There once was a traveler named Rikka and all she dreamed about was being in a wonderland filled with pineapples.

She wished for pineapple-shaped plush toys, pineapple-landscaped fields, and pineapple-infused and -flavored everything! Then one day on her trip to Hawaii her dream came true.

I found all I had ever hoped for and more at the Dole Plantation on Oahu. Fulfilling yet another long-time fantasy, the Dole Plantation also has the world's largest maze on its property! And so, I devoted this entire post to my citrus-packed maze exploration at the Dole Plantation in Hawaii. 

Why I Love Pineapples

 
 

I have never before been asked the question "What would you choose to eat for the rest of your life, if you could eat nothing else at all?" But if someone did ask me that question, I would answer: Fruit Salad. A colorful medley of fruit, especially tropical fruit, is my favorite food in the world.

And one of my favorite fruits in the mix? Pineapple.

I eat an entire pineapple at least twice a month. I'm not really sure when or why this practice began for me but it has something to do with blood-clot prevention (which runs in my family), Vitamin C to ward off colds, and that little urban myth (?) that says pineapple improves the taste of...certain bodily fluids. *smirk*

How about dem...pineapples?

Remember, I'm from New York. Pineapples in our local grocery stores are often shipped from far away and, therefore, are rarely as ripe as they should be when eaten. Nevertheless, I eat them. And I can usually be found reaching for pineapple (and other tropical fruits) as soon as I land in various regions of the world where they are more abundant and locally grown (e.g., Florida, Thailand, Bali). 

However, Hawaii outmatches all of the places I have been when it comes to pineapple. Originating in South America, it was the Spanish who brought the pineapple to Hawaii as early as the 1500s. While I have a deep disdain for colonialism and the occupation, enslavement, and displacement of native and indigenous peoples of the world, I do not resent the Spanish for their introduction of the pineapple to Hawaii.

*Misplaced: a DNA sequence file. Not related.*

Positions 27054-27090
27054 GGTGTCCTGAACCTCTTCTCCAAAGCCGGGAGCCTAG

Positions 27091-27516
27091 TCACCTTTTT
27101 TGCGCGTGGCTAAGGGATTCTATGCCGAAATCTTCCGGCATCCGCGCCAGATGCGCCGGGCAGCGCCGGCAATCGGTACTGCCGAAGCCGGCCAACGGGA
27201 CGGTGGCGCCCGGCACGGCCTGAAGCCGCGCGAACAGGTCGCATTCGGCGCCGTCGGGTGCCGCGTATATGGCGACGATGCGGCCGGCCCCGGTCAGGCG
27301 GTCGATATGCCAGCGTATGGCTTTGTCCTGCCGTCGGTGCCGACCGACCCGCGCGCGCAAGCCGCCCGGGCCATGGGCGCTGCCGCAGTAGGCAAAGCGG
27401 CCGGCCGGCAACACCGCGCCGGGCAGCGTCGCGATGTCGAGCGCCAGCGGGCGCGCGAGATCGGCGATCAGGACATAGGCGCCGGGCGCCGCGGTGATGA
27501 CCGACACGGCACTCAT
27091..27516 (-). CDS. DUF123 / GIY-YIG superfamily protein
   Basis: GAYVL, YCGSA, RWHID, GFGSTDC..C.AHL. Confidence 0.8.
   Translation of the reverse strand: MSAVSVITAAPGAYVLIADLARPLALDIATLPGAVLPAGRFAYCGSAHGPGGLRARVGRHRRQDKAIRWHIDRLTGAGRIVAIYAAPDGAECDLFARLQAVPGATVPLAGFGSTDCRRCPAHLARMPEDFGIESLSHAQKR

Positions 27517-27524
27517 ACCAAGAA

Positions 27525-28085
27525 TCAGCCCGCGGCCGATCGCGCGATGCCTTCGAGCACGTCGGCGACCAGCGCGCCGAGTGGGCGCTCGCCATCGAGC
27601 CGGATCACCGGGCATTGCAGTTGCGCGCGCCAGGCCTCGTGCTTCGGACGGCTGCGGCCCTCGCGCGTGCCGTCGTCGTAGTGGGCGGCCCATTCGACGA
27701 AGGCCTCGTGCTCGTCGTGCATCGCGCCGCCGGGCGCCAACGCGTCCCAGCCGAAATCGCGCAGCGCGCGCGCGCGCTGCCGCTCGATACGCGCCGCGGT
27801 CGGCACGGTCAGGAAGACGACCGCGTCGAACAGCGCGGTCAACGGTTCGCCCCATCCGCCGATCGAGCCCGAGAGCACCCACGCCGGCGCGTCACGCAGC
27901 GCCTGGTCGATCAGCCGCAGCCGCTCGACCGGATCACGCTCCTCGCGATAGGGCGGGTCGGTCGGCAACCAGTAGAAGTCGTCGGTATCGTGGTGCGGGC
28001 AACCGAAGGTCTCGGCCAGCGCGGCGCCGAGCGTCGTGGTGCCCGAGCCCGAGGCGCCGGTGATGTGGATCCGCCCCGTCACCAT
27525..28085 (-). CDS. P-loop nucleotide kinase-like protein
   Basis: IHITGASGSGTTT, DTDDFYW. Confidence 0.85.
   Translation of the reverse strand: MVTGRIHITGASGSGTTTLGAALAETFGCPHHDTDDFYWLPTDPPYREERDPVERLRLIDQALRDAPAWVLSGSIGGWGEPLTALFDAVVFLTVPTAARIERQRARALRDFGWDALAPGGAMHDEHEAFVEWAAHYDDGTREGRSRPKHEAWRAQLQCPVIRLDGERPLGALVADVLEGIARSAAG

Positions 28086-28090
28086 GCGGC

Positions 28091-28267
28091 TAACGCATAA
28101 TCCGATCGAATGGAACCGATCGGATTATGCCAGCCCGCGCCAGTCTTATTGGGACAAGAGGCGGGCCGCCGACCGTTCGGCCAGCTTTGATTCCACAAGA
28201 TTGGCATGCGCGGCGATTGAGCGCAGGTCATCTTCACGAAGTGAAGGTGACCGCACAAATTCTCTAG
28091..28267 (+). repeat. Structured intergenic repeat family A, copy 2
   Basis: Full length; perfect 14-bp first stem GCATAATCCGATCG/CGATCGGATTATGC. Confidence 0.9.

It's just so DELICIOUS.

The Largest Pineapple Plantation In the World

The Dole Plantation has 20,000 acres (80 sq km) devoted to growing pineapple. After Queen Liliʻuokalani was overthrown in 1893, James Dole arrived with a Harvard degree and $1200 to start a business. He experimented with different crops on the land he bought in central Oahu, eventually settling on growing pineapples. 

Today, the plantation thrives and also serves as a popular tourist destination.

For $10.50, tourists can ride a little train (one is named the "pineapple express") for 2 miles around the plantation. The trains are kind of adorable. They remind me of t little plastic train I used to pull around by a string as a child!

There's also a garden tour for $7.00 that features all kinds of tropical plants including cacao, coffee, and various native flowers such as pikake and plumeria.

And The Largest Maze In The World

Aside from pineapples, another big obsession I have is with mazes. Again, I'm not sure where this obsession came from or why. I just love the whole game of picking a path and not knowing where it will lead me. In that way, maze exploration is like one big metaphor for travel! Perhaps that's why I love mazes?!